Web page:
At a minimum, one logician - the final one - must be drunk. The first two can reasonably say they don't know if they cannot drive but they think one of the later logicians might The last one ...

For the warmup: Should do it. For the challenge: This statement can only work iff the speaker is a knight, as otherwise it will lead to a logical paradox, which is neither true nor false.

Assuming Gerhard's edit reflects what the OP meant to ask, then yes.

As you say in the question: there should be exactly one interpretation which fits each clue given. However hard the riddle a supermajority of fluent English (or whatever your target language may be) ...

Yes. Each guess eliminates one number as well as dividing the remaining numbers into 2. One guess can pick a number from 3 (is your number 2?). 2 guesses can do 7. N guesses can pick a number from $2^... View answer Accepted answer 20 votes The accepted answer has a subtle error. If we randomly select a 2-sibling family with at least one male, the odds of the other being female are indeed 2/3. If we randomly select a male who is part of ... View answer Accepted answer 17 votes It is not possible. Let v be the set of separations between adjacent vertical lines. Let h be the set of separations between adjacent horizontal lines. Every time an element of v matches an element ... View answer Accepted answer 15 votes I believe it is: View answer 14 votes Rebus #2 Because Rebus #3 Because View answer 14 votes This is impossible Assume 2 houses are fully connected to 3 wells. There must be an 'inner' well which is surrounded by the connections to the other 2 wells. For the third house to be connected to ... View answer 13 votes Take the example square below: -3 2 1 4 0 -4 -1 -2 3 To generate a new square, simply multiply each element of this square by any positive integer. As there are an infinite number of positive ... View answer Accepted answer 13 votes Yes. Start with 0,2,1,3,6,4,8,10,5,7,9,11,22,20,18,16,14,12,24,26,13,15,17,19,21,23,25,27... The pattern is Start with 0,2,1,3 Double Decrement until you cannot Double Increment Divide Increment ... View answer Accepted answer 13 votes$p$is a random variable, chosen with uniform probability over the interval [0,1]. The probability of two heads is$\int_0^1 p^2=\frac{1}{3}$, and by symmetry so is the probability of two tails. View answer Accepted answer 12 votes Set the compass to some size, less than the distance from the 5ft mark to the ceiling. Use the bob to find two points on the circle, one directly above the other. Then use the awl to punch holes at ... View answer Accepted answer 12 votes I don't know if this is optimal play for Mary (though I suspect it is), but she can guarantee winning 2 Euros if she initially plays at (5,5) and copies Ursula's moves by translation through (5,5). ... View answer 12 votes Walk along the river until the rod, held up by my friend at a distance equal to the length of the rope, has the same apparent size as the bridge. Then measure the distance to the bridge in rope ... View answer Accepted answer 11 votes Professor Kafka is Because View answer 11 votes There might be a problem. It looks like Quark's answer of is correct, given this plot for up to 1000 rooms (excess of lights on over lights off) But if we extend that range a little... View answer Accepted answer 10 votes Explanation: Clue: View answer Accepted answer 10 votes You appear to need 3 weighings. Split your 1023 balls into 3 equal groups of 341. Compare 2 of these, and you know which group the heavier ball is in. Call the heavier group H and one of the normal ... View answer 10 votes Edit: as noted by others, this answer is incorrect. It assumes (incorrectly) that the distance to the modal latitude is the modal distance.$\frac{d}{\sqrt{2}}$Assume, wlog, that Romeo is at the ... View answer Accepted answer 10 votes First, each die must have a 0 face. We can see this by noting that we need two 0s to make 001, and a third die with {1,2,3,4,5,6} only gets us to 006. Having this fact, we need 1-8 at least once on ... View answer Accepted answer 10 votes We can make$17 \times 8 = 136$and any number above this by replacing a$17$with$2 \times 9$, to increment the number by$1$. By the time we run out of$17$s to replace ($9 \times 16\$), we continue ...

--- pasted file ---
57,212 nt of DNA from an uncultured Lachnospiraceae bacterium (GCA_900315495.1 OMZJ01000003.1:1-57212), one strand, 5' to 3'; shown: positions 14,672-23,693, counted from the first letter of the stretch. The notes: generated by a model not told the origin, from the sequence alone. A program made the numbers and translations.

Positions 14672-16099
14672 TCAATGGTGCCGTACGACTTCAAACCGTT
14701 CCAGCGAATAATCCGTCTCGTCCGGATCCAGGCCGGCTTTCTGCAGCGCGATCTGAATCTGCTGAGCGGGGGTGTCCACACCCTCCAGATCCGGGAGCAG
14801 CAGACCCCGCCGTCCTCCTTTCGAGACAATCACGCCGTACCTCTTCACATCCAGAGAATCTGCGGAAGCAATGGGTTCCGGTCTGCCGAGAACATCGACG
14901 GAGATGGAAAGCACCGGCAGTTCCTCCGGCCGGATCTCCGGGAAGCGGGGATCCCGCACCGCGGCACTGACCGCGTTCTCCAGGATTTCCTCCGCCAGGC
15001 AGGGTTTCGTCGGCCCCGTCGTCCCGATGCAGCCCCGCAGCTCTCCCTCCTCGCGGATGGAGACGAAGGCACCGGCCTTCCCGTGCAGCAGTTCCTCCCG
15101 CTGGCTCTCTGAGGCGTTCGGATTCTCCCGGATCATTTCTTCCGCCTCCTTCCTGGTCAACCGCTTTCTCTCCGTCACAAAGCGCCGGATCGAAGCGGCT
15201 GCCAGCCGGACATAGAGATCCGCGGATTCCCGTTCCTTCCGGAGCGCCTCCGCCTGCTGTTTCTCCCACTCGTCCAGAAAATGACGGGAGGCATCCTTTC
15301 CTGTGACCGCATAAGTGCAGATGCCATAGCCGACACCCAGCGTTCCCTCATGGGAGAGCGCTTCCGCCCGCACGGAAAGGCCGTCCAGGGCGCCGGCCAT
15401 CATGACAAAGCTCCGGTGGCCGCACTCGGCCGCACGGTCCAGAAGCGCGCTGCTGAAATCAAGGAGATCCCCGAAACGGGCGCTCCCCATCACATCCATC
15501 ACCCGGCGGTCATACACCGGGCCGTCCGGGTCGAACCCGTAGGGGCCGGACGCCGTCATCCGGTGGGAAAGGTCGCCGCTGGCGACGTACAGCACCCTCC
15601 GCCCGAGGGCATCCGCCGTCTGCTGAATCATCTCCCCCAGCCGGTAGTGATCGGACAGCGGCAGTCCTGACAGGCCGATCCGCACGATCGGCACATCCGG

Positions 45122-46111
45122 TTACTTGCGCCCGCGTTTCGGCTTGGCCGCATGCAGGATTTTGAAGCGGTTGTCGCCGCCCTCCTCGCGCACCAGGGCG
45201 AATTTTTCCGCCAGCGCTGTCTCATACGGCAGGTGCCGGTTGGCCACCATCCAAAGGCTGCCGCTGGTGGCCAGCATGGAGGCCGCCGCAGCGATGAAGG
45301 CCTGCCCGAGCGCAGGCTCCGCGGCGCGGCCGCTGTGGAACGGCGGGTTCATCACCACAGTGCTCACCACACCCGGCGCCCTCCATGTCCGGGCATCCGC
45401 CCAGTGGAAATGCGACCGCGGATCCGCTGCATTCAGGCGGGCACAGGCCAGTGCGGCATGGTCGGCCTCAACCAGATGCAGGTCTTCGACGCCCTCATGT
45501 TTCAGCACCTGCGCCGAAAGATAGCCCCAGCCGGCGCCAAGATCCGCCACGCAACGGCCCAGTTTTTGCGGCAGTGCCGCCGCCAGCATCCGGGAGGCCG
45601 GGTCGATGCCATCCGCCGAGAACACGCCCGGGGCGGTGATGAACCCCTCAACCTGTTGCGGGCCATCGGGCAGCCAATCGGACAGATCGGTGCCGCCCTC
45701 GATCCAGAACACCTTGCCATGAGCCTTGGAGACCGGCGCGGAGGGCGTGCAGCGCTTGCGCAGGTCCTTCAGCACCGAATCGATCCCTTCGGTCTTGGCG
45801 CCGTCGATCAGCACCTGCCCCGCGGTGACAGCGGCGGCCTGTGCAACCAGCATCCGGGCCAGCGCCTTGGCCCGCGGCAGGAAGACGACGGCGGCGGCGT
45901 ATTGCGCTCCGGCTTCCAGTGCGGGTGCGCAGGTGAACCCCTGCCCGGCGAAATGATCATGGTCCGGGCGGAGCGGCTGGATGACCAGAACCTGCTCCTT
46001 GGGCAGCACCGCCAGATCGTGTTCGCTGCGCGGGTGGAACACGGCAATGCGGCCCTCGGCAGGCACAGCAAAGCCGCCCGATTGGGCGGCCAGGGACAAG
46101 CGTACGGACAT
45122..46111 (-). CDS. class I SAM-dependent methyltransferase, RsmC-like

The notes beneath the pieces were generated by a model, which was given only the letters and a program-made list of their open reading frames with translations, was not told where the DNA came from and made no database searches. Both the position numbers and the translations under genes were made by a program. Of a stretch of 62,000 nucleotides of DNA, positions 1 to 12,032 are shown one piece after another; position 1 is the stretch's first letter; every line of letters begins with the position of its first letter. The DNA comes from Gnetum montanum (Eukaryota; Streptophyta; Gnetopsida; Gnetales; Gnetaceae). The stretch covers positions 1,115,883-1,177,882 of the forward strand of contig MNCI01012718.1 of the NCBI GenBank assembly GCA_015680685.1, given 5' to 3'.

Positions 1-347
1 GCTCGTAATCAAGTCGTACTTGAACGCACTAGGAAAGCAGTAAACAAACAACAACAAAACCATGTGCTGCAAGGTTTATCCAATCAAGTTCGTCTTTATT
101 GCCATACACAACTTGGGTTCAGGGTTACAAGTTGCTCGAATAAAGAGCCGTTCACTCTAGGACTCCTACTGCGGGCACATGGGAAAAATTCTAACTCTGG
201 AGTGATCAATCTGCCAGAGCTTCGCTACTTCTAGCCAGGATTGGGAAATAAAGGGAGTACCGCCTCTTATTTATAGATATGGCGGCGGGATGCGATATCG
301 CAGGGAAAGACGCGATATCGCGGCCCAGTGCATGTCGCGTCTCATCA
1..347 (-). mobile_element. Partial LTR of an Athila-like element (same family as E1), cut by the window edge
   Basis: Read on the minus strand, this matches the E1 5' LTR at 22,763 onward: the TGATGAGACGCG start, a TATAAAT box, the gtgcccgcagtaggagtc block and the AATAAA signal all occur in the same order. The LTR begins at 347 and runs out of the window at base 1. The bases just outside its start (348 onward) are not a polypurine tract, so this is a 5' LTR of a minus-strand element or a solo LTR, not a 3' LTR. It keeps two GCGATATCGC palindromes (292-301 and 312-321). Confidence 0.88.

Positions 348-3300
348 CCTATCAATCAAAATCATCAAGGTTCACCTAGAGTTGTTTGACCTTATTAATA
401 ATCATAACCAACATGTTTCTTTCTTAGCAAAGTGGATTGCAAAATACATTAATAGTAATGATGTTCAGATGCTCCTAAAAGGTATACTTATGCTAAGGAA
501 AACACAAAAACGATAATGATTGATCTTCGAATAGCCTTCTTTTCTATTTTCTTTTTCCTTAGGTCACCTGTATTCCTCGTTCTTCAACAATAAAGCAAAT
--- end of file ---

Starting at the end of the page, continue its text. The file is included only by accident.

Sven will Proof:

It is Proof: Forget where the pointer is telling you the treasure is, look at where it can't be. For every pointing, there is a 120 degree region (centred opposite the pointing) that the treasure ...

Step 1: Make 3 groups of 18 coins: A,B,C. Compare A to B and B to C. If A≠B and B≠C then A=C. Select the 'odd' group (assume C) and note if it is lighter or heavier than the others. (assume ...

Noting that 3*E gives a different result in the first two columns, there must be an overflow i.e. E is greater than 3. This overflow can only be 1 or 2 (you cannot get more than 27 from tripling a ...